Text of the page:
Living with Chronic Pain


Chronic pain can severely affect the sufferers quality of life. It can be severe enough to prevent him/her from working/studying, performing everyday activities and affect the patients relationship with other people. Unfortunately, chronic pain often cannot be cured. It may be true that elimination of the underlying cause is the key to pain-free life, however, the pain is in most cases caused by chronic conditions which cannot be cured or/and are difficult to control. In addition, the pain sometimes persists even if the underlying cause is eliminated, while some people suffer from chronic pain for an unknown reason.

Although the doctors may not always be able to make the pain go away, it is crucial to seek medical attention as soon as possible. Many people make a major mistake by hesitating to call their doctor until the pain does not become unbearable. Firstly, a pain which persists, gets worse or occurs in a certain pattern could indicate a medical condition requiring medical treatment and secondly, it may not be possible to treat or reverse the progress of the underlying cause of the pain if the patient does not receive medical treatment as soon as possible. As a result, many people suffer from debilitating pain just because they did not seek medical help on time.

Living with chronic pain can be both physically and psychologically exhausting. But just because the underlying cause cannot be cured that does not necessarily mean that the sufferer will live in pain the entire life or that the pain will get only worse over time. There are people who suffer from disabling pain their entire life, however, most patients successfully control the pain by following the prescribed pain management plan. But a lot also depends on the patient’s lifestyle choices.

The studies show that chronic pain is often closely related to depression and that antidepressants can also help relieve the pain in patients who do not have any signs of depression or other psychological disorders. As a result, all patients with chronic pain should be encouraged to learn stress management and relaxation techniques. It is difficult not to get frustrated when not being able to perform everyday activities or go to work/school, however, anxiety and tension have been proven to aggravate the pain.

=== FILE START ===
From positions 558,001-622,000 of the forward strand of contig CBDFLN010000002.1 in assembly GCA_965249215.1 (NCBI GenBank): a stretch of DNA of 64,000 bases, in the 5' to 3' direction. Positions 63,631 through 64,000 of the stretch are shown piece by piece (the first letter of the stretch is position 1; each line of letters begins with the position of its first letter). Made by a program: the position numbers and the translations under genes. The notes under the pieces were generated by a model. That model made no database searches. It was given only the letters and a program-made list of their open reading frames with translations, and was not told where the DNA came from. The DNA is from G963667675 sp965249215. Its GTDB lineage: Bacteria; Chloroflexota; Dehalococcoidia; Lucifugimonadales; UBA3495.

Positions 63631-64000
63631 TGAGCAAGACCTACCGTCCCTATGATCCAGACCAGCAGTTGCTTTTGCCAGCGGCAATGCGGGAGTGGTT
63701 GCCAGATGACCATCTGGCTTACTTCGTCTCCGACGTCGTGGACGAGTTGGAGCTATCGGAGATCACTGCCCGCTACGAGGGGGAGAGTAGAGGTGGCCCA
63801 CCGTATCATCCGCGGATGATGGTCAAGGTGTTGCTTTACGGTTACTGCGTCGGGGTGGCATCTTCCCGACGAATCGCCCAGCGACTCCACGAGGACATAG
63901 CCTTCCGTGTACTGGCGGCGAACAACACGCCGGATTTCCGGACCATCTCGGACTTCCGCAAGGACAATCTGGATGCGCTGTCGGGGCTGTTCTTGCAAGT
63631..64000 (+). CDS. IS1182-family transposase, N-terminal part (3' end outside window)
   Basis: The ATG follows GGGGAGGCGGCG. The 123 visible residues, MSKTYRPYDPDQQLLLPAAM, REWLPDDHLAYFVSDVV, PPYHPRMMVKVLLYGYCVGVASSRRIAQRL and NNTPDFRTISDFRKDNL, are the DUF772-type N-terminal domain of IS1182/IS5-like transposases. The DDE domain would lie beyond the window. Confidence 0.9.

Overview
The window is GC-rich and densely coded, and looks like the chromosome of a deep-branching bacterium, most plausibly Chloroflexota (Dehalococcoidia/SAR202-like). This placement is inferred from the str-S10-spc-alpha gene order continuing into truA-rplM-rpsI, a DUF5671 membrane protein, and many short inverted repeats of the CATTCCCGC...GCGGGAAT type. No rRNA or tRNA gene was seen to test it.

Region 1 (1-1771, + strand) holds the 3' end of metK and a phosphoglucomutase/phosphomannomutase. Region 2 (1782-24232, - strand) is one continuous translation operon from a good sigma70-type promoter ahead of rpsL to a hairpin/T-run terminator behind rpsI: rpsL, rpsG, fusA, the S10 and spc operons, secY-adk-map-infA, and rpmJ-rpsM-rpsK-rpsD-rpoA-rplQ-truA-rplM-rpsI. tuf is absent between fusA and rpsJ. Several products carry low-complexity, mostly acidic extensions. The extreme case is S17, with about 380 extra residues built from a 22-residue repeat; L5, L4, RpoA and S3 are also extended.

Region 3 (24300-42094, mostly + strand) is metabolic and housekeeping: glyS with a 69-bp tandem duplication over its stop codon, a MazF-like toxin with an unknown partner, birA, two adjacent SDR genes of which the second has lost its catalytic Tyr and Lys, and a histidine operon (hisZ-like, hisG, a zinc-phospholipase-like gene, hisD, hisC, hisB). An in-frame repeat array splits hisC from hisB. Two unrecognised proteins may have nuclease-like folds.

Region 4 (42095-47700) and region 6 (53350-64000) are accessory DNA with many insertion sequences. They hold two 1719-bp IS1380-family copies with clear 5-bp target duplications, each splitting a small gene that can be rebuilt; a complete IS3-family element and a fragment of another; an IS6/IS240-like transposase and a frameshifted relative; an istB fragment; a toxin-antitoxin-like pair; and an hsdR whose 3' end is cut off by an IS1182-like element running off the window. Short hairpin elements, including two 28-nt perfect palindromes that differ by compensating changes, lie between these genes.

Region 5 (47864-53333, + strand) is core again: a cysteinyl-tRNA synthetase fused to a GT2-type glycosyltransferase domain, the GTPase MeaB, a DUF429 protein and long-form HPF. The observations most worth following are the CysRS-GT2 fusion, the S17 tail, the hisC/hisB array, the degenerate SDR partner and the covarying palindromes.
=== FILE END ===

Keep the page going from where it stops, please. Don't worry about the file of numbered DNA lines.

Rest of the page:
In addition to learning to minimize the effects of stress, chronic pain patients also benefit from regular gentle exercise such as golf which, however, should be chosen and approved by their doctor or physical therapist. The patients should wear the correct sports gear such as supported running shoes. Also important is to eat a healthy and nutritionally balanced diet which does not only help control the pain but the underlying cause of the pain as well. Unless being instructed otherwise, chronic pain patients should eat a diet which includes lots of fruits and vegetables, whole grains and low-fat dairy products.

Some chronic pain patients claim that they have also benefited a lot from alternative treatments and supplements, some of which, however, are strongly advised against by the medical practitioners. But a gentle massage or use of aromatherapy burners for instance are generally safe. However, people who have a medical condition, or unexplained pain or other symptoms should always consult with their doctor before using alternative pain relief treatments or therapies.